During my sophomore year in college, I gave my acting skills a try and ended up being the star of a play entitled “Lysistrata.” The play was about a woman named Lysistrata who convinced the women of Athens to refuse sex with their husbands in order to end the war. In the story, Lysistrata plans a meeting with all the women from various regions and convinces them to swear an oath that they will withhold sex from their husbands until both sides sign a treaty of peace. The play itself was hilarious but it proves the point that if a woman makes up her mind to do something, she can change a whole state of affairs.
Today, I watched in awe as women from across the nation came together in huge numbers to let their voices be heard. Marching and protesting is not new to women as the first march occurred March 3, 1913 when the Woman’s Suffrage group gathered on the eve of Woodrow Wilson’s inauguration. These 5,000 women simply wanted the right to vote. Over the years women have continued to march for important causes such as; to end the war in 1968, for equality in 1970, for the equal rights amendment in 1978, in 2000 to protest anti-abortion laws and in 2004 the Million Mom March for stricter gun laws.
Previous marches have drawn large crowds, however, January 21, 2017 marked the largest female crowds marching and protesting across the nation. Millions of women took to the streets in Washington DC, Los Angeles, Chicago, New York, Atlanta, Denver, Arizona, Boston and Austin to make their voices be heard to American's 45th president on his first full day in office.
Today’s events remind me of the Biblical events in the book of Esther. After all, the former Queen Vashti was disposed of as queen of Persia after she refused to entertain her husband’s guests by parading her beauty. Her decision to disobey her husband sparked fear in the men of Persia. When the King asked for advice from the officials, they were concerned that the behavior of one woman would influence all the rest of the women. “The women in the kingdom will hear about his, and they will refuse to respect their husbands. They will say, “If Queen Vashti doesn’t obey her husband, why should we.?” (Esther1:17) The men were afraid of what the women would do.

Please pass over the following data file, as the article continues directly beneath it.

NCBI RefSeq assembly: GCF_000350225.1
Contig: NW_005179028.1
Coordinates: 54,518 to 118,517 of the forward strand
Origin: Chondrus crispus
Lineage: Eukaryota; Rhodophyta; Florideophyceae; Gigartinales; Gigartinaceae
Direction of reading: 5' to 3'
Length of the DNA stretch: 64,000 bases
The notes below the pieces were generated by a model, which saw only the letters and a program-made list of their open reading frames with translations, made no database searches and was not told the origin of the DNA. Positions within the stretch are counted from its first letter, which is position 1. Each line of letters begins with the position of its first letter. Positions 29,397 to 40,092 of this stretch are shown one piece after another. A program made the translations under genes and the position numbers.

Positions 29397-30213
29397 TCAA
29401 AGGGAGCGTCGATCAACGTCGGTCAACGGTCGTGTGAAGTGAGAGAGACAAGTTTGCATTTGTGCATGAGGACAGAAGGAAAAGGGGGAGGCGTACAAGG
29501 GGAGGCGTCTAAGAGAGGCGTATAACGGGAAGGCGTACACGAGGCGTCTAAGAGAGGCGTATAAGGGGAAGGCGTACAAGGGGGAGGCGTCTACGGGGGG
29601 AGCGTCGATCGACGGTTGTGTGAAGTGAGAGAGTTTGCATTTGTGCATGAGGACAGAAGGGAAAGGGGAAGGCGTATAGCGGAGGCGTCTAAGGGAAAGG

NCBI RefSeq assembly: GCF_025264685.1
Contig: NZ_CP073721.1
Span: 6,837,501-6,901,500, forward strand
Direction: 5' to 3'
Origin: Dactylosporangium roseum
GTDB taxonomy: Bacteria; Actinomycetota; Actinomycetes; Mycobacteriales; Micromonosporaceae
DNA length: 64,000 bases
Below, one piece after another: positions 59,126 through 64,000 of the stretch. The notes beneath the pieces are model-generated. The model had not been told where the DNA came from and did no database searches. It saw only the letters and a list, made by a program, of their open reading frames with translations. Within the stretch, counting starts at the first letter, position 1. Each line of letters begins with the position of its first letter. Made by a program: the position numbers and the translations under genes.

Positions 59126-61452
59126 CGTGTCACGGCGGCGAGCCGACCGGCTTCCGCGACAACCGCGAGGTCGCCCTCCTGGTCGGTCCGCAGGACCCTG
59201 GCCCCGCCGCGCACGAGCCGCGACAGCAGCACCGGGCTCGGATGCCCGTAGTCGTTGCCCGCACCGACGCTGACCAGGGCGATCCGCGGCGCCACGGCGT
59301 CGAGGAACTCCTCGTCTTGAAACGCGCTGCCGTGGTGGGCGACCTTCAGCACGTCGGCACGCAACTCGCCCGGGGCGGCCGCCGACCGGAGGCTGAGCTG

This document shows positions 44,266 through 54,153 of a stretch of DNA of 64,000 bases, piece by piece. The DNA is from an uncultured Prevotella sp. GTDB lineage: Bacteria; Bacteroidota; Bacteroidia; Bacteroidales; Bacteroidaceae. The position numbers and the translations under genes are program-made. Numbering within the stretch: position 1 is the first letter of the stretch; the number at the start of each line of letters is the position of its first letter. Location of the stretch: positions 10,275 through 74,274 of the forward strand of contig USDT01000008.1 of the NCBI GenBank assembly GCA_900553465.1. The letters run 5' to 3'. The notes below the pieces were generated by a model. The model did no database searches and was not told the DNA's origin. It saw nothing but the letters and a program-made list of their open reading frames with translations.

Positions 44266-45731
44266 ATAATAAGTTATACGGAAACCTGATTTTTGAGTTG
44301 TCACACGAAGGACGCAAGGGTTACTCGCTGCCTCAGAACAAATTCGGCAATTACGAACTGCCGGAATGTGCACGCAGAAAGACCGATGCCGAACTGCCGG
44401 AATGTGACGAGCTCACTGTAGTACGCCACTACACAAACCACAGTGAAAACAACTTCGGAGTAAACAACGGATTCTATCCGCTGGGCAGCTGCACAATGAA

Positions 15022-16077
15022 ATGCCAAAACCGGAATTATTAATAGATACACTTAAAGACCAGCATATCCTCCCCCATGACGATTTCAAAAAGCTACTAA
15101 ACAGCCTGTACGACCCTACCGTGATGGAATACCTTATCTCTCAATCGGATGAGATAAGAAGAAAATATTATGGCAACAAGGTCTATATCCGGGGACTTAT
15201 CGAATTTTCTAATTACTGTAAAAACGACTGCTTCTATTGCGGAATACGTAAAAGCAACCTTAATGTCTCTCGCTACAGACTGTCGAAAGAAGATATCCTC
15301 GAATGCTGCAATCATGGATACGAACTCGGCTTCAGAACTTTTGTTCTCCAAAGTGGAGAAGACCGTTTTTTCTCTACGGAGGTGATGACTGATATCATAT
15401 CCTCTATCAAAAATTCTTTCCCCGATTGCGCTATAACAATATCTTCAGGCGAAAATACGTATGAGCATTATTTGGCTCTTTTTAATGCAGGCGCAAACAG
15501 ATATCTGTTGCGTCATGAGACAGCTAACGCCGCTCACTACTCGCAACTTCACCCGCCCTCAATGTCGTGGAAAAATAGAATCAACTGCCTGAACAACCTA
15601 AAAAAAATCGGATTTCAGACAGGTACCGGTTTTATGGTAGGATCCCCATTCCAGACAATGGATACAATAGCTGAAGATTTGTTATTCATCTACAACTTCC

Later in the book of Esther we see the power and influence that Esther has on her husband and her community. “Esther sent a message to Mordecai, saying “Bring together all the Jews in Susa and tell them to go without eating for my sake! Don’t eat or drink for three days and nights. My servant girls and I will do the same. Then I will go in to see the king, even if it means I must die.” (Esther 4:15-16) We know the rest of the story, but because of Esther taking a stand, the story has a happy ending and a whole nation is saved from the evil plots of one evil man.
When women band together, nothing can stand in the way of their success. A quote by Adrienne Richen sums up the unity of women. “The connections between and among women are the most feared, the most problematic, and the most potentially transforming force on the planet.”
I am calling for women all across the nation, to pray for our country that peace and unity be restored. The current division across political and racial lines has resulted in widespread hatred even amongst those professing to be Christians. Stormie Omartian, the author of the Power of a Praying Woman, reminds us on the cover of her book Prayer Warrior that “As prayer warriors, we must remember that no matter how hopeless a situation may appear to us, God gives us power in prayer to do something about it. We may be overwhelmed by it, but God is not. We may not see a way out, but God can. Because of Him, we can make a difference.”
Janice R Love, Author
First Lady, Mom, Stepmom and Divorce Ministry Coach